Airbus and Boeing Report August 2023 Commercial Aircraft Orders and Deliveries

Quiet month for Boeing.  Airbus sets new all-time backlog record.

In August, Airbus booked a large narrowbody order for 75 A321neos from Wizz Air, the fastest growing European ultra-low-cost airline. Hungary-based Wizz Air is an all-Airbus operator with a fleet of over 180 A320 family aircraft currently in operation. The order takes the airline’s total A320 family bookings to 565 aircraft, of which 434 are A321s. Image – Airbus SAS

Boeing and Airbus delivered 35 and 52 commercial jets in August 2023, compared to 35 and 41 deliveries, respectively, in the same month last year. Year-to-date, Boeing and Airbus have delivered 344 and 433 aircraft, compared to 277 and 382, respectively, during the first eight months of 2022. As of August, Boeing and Airbus are 67 and 51 deliveries ahead of last year’s totals to date. In 2022, Airbus won the deliveries crown for the fourth year in a row by delivering 663 aircraft, compared to Boeing’s 480 shipments. In 2021, Boeing and Airbus delivered 340 and 611 aircraft.

Following a more than challenging 2020 due to the COVID-19 pandemic, 2021 and 2022 were recovery years for the two largest commercial plane makers. Another year of recovery for the commercial aircraft manufacturing industry is expected in 2023 despite continued supply chain challenges, higher interest rates, labor shortages, and the war in Ukraine. However, Boeing and Airbus still have quite a way to go before deliveries are back to pre-pandemic levels. In 2018, before COVID-19 and the 737 MAX grounding, Boeing delivered 806 jets, a level that will likely not be recaptured before the 2025-26 timeframe. Airbus’ all-time record high of 863 shipments was set in 2019, a level that could be surpassed in 2024 if supply chain challenges ease, but more likely not before 2025. Also, Airbus is expected to retain the deliveries lead for the foreseeable future due to the company’s comfortable backlog lead over its American rival. Prior to 2019, Boeing had out-delivered Airbus every year since 2012.

As indicated above, in August 2023, Boeing delivered 35 jets, including 22 737s (all MAXs), five 767s, three 777s, and five 787s. At the Q2 2023 investor earnings call in July, Boeing announced that “the 737 program is transitioning production to 38 per month.”  However, the wording indicates that the official rate hike has not yet taken place but will follow at a later date, likely during the fall. Since June of last year, the 737 program has been producing aircraft at an official rate of 31 per month. Year-to-date, Boeing has delivered 34 737s per month, on average; please note, however, that this figure includes aircraft from inventory. At the Q2 earnings call, Boeing reaffirmed its guidance for 400-450 737 MAX deliveries for the year. In the long term, Boeing expects to increase production to approximately 50 jets per month in the 2025/26 timeframe. This compares to the pre-crash/pre-pandemic rate of 52 737s per month in 2018. Recently, it was reported that the company is planning to boost production to 52 jets per month by January 2025. The company plans to open a fourth 737 MAX production line in Renton in the second half of 2024. Boeing ended the second quarter with 228 737 MAX jets in inventory, up three from Q1 2023. Customers in China account for 85 of these aircraft. Boeing expects most of the inventoried jets will be delivered by the end of 2024. The company is still producing 737 NGs, but only has 19 737-800s remaining in backlog.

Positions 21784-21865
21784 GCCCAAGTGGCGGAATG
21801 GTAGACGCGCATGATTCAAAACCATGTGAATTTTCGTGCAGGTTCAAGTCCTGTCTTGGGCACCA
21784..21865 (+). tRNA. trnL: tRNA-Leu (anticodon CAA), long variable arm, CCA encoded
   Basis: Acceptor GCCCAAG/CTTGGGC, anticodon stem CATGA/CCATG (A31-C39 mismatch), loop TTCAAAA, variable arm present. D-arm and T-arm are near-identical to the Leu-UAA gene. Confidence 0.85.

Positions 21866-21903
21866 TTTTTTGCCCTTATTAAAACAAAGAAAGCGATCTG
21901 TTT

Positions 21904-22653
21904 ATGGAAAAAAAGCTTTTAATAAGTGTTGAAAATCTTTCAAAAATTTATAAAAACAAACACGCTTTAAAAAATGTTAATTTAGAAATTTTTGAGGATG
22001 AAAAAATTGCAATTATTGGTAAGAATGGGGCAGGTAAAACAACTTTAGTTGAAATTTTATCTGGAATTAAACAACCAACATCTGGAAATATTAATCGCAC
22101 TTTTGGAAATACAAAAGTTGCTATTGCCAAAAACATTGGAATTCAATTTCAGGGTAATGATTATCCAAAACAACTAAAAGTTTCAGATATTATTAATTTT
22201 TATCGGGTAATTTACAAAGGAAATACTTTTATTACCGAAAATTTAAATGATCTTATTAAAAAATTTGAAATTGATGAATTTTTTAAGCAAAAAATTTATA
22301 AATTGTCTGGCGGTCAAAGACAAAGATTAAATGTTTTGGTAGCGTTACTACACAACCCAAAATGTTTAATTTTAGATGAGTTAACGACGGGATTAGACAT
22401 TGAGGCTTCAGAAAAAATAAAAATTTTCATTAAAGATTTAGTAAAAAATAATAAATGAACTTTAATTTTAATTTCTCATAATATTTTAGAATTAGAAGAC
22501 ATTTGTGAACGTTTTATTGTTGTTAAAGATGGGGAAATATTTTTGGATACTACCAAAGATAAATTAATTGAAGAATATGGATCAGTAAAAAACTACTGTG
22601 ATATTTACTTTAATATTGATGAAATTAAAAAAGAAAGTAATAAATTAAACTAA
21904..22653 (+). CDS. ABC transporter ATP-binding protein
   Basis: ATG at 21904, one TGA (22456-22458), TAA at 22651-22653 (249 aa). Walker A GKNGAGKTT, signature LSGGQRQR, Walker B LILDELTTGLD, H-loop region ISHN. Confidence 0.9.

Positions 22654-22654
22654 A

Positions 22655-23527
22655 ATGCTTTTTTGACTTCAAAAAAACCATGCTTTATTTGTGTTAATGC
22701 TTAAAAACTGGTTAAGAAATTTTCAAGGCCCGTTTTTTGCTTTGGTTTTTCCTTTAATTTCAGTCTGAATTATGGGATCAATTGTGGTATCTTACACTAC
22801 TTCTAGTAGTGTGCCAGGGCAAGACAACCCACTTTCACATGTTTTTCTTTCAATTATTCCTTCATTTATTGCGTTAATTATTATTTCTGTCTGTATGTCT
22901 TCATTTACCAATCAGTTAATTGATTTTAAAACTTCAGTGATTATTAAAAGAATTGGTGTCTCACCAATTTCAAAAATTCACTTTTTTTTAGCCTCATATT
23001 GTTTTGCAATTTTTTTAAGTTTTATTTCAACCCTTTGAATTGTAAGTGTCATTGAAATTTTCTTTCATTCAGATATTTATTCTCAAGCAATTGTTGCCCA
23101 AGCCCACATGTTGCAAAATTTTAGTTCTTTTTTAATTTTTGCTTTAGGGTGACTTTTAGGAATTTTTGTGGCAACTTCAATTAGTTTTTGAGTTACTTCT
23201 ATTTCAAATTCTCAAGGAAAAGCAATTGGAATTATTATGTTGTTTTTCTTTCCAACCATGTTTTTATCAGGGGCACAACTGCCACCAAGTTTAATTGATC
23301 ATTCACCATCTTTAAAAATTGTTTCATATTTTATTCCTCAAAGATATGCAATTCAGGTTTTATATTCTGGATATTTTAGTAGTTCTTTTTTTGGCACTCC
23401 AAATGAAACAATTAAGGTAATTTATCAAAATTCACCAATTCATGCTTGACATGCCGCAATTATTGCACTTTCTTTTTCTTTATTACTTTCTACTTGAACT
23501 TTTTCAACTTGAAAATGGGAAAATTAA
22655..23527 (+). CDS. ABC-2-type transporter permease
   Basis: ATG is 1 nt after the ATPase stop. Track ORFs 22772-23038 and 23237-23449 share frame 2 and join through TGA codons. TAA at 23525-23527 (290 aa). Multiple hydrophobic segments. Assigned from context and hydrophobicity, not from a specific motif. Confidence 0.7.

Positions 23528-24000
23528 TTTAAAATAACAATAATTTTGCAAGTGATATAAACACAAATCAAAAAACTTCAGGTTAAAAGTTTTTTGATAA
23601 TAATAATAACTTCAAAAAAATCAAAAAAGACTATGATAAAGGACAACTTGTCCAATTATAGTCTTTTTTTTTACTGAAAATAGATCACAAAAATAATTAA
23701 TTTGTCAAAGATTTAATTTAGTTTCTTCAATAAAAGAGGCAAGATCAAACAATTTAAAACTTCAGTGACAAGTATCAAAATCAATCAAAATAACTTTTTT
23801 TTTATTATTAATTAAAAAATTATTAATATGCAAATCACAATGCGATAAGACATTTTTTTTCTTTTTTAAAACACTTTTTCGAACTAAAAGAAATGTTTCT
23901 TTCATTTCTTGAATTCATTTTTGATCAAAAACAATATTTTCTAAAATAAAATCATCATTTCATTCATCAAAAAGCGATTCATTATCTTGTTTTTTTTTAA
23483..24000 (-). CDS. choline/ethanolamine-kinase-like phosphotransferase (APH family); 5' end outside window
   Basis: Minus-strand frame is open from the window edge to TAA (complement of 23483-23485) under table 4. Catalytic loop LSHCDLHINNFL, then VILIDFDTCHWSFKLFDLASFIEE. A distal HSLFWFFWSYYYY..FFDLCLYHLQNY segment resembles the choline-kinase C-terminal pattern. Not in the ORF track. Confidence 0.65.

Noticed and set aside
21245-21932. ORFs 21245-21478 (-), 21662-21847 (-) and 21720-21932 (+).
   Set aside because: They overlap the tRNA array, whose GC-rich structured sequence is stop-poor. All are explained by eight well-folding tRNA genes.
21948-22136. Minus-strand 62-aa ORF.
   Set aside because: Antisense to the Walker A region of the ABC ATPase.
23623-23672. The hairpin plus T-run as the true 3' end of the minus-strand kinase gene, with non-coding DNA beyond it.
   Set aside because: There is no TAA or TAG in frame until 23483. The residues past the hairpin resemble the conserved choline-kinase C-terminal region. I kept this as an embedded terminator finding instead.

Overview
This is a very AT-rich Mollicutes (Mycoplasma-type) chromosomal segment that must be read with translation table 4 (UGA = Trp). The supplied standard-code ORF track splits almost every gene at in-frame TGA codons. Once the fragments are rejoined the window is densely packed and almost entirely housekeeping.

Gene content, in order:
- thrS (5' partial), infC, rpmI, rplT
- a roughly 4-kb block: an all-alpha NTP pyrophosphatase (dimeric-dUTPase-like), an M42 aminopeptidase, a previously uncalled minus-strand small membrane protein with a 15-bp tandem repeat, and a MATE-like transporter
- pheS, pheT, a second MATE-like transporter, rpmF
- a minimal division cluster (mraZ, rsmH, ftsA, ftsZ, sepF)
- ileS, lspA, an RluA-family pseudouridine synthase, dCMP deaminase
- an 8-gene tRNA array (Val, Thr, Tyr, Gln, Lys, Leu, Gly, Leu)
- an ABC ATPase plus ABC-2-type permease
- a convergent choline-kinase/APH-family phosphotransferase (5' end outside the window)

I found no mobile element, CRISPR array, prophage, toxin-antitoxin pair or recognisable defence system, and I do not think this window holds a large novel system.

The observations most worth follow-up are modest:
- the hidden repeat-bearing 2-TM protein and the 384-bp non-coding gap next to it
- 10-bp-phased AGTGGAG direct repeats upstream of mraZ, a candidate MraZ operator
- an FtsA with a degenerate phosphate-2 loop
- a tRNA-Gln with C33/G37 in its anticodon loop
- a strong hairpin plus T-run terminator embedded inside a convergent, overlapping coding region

In August of last year, deliveries of the Boeing 787 Dreamliner were resumed following a suspension of shipments that lasted nearly 16 months. Boeing had suspended Dreamliner deliveries in May 2021 for the second time in less than a year. The 787 production rate was recently raised to three aircraft per month, up from two. At the end of June, the rate was raised yet again and is now four per month. The 787 rate will return to five per month by the end of 2023 (for a total of 70-80 deliveries for the year), followed by further increases before reaching 10 aircraft per month by 2025/26. Boeing ended the first quarter with 85 Dreamliners in inventory, down 10 from Q1 2023. Most of these aircraft will be delivered during 2023 and 2024.

The 747 program closed down production when the last aircraft was delivered to Atlas Air in January of this year. The 767 program is currently producing at a rate of three units per month, a mix of KC-46 tankers (based on the 767-2C) and 767-300 freighters. The 777 program is currently pushing out aircraft at a rate of three aircraft per month – recently raised from two per month. Most aircraft in backlog are 777 freighters, with only five 777-300ERs left. The 777 program was expected to get a new addition in late 2023 with the first delivery of the 777X, but in April of last year Boeing announced this would not happen before 2025. This reflects an updated assessment of the time required to meet certification requirements. Last year, Boeing launched a new 777X-based freighter, thereby expanding its 777X and cargo portfolio. By the 2025/26 timeframe, Boeing expects to be delivering four 777s per month.

In August 2023, Airbus delivered 52 jets, including seven A220s, 42 A320s (all NEO), one A330, and two A350s. The official A320 production rate is 45 aircraft per month and has remained at this level since the end of 2021. On average, the company has delivered 43 A320s per month in 2023 (same as the 2022 average). Production is currently being increased and a rate hike can be expected later this year. The A320 program is expected to reach a monthly rate of 65 by late 2024 (pushed back twice now due to supply chain challenges). Also, Airbus is working with its supply chain to increase A320 production to 75 aircraft per month in 2026. The A321XLR flight test program is reportedly progressing well, and entry into service is expected in the second quarter of 2024.

The A220, meanwhile, is being produced at a rate of six aircraft per month, with a monthly production rate of 14 expected by 2025. Airbus is currently planning to launch a stretch version of the A220, which many now refer to as the “A220-500” or even “A221.” Currently, the Pratt & Whitney PW1500G is the only engine option for the A220, and the new variant will most likely come with a second engine option.